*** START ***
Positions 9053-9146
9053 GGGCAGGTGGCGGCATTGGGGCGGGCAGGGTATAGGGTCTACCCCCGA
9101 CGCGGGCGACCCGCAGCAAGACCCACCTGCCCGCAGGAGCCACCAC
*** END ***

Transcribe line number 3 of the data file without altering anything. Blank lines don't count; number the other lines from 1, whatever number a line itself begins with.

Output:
9101 CGCGGGCGACCCGCAGCAAGACCCACCTGCCCGCAGGAGCCACCAC